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How does Arthur Miller present the flaws and limitations of the American Dream in 'Death of a Salesman' and through the character of Willy Loman?

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Bushra Wasty 11E How does Arthur Miller present the flaws and limitations of the American Dream in 'Death of a Salesman' and through the character of Willy Loman? The American Dream is an object of desire for many Americans as it is what they strive for their whole life. The American Dream is based mainly on wealth and materialism. The sense of freedom is what people are striving for. Freedom from bills and debt is what Willy Loman is striving for in 'Death of a Salesman'. The American Dream is seen as a perfect life, which consists of a house with a white picket fence and perfect family: husband, wife, two children and a dog all living happily and comfortably without any financial troubles. But very few Americans achieve that goal in their lifetime, because there's also competition if everyone's aiming for it. Every person is competing with their friends and neighbours. These flaws show through in 'Death of a Salesman' as Willy tries to get to grips with his life and trying to pay off his house. 'Death of a Salesman' has been used by Arthur Miller to show what the American Dream is really like. ...read more.


Willy has constantly been competing with his neighbour, Charley. However, Charley is running his own business, whereas Willy is still in the same job that he's been in for years. Selling. The character of Willy Loman is perfect for presenting the flaws of the American Dream, because he's just an average man; an average 'Joe Bloggs' and basically a nobody, because he hasn't achieved the things that he wanted to achieve. He continues dreaming of making it big and he keeps on chasing this dream, because there's a feeling of hope in him, everytime his sons go for a job interview or have an appointment with their boss. He refuses to listen to what his sons have to say, because it's not what he wants to hear. So, instead he just fills their mouth with words or keeps on interrupting them. Willy holds a lot of false hope of something that he won't be able to achieve and this is reflected within the play and its setting. The play is set in Willy's house and this is one of the main reasons as to why there is a lack of contentment in the play, because he hasn't been able to pay off his mortgage for the house. ...read more.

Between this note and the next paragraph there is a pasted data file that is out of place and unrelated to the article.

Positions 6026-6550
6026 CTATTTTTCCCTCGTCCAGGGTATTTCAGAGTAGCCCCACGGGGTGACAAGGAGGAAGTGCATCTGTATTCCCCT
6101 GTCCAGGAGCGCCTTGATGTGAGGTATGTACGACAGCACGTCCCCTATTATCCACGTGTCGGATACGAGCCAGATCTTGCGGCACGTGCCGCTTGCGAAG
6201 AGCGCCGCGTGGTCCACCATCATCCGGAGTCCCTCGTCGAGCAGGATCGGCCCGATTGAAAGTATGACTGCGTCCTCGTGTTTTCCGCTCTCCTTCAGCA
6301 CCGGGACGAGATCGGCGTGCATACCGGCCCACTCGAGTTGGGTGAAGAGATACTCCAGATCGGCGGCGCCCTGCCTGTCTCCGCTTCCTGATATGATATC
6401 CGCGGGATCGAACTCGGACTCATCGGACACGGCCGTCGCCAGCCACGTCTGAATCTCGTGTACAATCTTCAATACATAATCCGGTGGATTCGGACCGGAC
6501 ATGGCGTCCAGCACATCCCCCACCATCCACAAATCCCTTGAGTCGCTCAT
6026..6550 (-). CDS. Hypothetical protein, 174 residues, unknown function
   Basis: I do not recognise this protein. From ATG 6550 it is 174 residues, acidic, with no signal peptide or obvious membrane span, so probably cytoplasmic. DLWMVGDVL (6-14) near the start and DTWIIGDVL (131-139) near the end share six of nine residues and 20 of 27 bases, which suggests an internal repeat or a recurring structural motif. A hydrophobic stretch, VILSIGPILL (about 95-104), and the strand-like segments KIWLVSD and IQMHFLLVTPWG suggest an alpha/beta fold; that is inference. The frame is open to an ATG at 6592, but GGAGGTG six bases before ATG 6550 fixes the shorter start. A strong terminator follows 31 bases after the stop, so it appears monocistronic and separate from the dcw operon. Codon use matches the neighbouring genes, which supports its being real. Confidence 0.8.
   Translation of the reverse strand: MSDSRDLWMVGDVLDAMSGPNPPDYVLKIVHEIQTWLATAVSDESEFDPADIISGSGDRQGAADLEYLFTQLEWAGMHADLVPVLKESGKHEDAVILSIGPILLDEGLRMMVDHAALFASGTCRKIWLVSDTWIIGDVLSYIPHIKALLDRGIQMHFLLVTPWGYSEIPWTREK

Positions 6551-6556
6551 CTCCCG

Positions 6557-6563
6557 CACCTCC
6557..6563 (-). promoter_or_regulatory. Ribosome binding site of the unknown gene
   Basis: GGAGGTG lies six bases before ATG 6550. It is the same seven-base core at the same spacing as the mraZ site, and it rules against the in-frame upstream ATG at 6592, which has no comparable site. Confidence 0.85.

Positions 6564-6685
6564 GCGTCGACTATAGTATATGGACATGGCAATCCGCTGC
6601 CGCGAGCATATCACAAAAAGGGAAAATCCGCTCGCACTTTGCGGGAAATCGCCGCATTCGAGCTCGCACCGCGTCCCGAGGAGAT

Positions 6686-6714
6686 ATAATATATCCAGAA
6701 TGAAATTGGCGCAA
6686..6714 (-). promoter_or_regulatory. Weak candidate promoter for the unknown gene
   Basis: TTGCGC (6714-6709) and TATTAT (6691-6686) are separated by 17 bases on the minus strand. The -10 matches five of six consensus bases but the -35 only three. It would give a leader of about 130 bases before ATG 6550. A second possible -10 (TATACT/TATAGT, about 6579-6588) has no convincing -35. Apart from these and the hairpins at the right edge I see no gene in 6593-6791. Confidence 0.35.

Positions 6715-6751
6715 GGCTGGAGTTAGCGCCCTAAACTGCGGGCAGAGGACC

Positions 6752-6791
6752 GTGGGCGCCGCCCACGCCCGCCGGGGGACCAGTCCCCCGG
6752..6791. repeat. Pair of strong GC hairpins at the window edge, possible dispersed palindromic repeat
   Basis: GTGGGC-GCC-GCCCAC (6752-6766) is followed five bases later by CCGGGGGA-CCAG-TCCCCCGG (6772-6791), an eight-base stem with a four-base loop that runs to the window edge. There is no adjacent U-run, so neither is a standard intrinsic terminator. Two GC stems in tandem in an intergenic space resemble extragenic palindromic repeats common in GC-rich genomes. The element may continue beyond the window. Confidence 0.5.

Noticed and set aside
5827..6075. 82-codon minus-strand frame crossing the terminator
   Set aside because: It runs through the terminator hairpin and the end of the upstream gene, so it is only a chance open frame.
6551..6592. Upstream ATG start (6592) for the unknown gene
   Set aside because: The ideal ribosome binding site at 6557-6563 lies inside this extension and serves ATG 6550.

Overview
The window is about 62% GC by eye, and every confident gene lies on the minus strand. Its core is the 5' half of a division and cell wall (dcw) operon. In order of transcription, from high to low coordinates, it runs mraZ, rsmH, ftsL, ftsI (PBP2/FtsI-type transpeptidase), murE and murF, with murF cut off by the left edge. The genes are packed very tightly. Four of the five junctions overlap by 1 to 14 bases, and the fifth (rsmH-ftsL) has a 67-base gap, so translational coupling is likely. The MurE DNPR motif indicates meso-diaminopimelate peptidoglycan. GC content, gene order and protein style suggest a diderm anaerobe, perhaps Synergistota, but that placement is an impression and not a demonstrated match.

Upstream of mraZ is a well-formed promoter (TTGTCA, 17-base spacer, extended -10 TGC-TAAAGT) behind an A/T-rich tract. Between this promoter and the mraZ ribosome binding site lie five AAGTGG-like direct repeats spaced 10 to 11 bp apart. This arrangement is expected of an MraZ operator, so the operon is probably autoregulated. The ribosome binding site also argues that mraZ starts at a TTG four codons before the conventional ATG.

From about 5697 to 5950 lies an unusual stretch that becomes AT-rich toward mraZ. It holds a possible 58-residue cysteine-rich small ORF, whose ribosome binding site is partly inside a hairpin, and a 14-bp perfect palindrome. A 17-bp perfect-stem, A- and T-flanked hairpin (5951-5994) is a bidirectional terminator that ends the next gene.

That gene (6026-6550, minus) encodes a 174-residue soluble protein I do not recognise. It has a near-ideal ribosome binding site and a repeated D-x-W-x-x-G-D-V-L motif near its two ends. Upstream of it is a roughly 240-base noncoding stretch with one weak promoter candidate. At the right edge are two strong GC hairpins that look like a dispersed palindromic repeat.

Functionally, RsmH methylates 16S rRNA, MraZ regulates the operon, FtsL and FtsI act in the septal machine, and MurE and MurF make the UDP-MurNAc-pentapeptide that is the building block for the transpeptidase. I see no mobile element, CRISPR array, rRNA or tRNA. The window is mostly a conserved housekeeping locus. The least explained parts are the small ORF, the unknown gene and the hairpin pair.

And he didn't even mention it!' This shows that Bernard isn't the type to boast about how well he's doing even though he climbing the ladder towards the American Dream. He's overtaken Biff and Willy regrets that, but isn't quite sure who to blame. Himself or Biff? Willy is blinded by false hope and great aspirations of striking it rich, but he's doing all this for his children, so that they don't have to struggle the way he did. But Bernard and Charley show that people have to do things themselves to achieve what they want to achieve, because Bernard is a top lawyer and he did this without anyone's help. He doesn't need Charley to provide for him, nor is he working for him either. The only things that Willy has ever been able to achieve in his life are solid material goods, such as his house, fridge, car and vacuum cleaner. But he doesn't think that it's enough, so he decides to go and crash the car and kill himself, just because he wants his children to lead a comfortable life. His death brings in money for his children, but it shows what lengths Willy went to just so that his children could lead the perfect life of an American Dream. ...read more.

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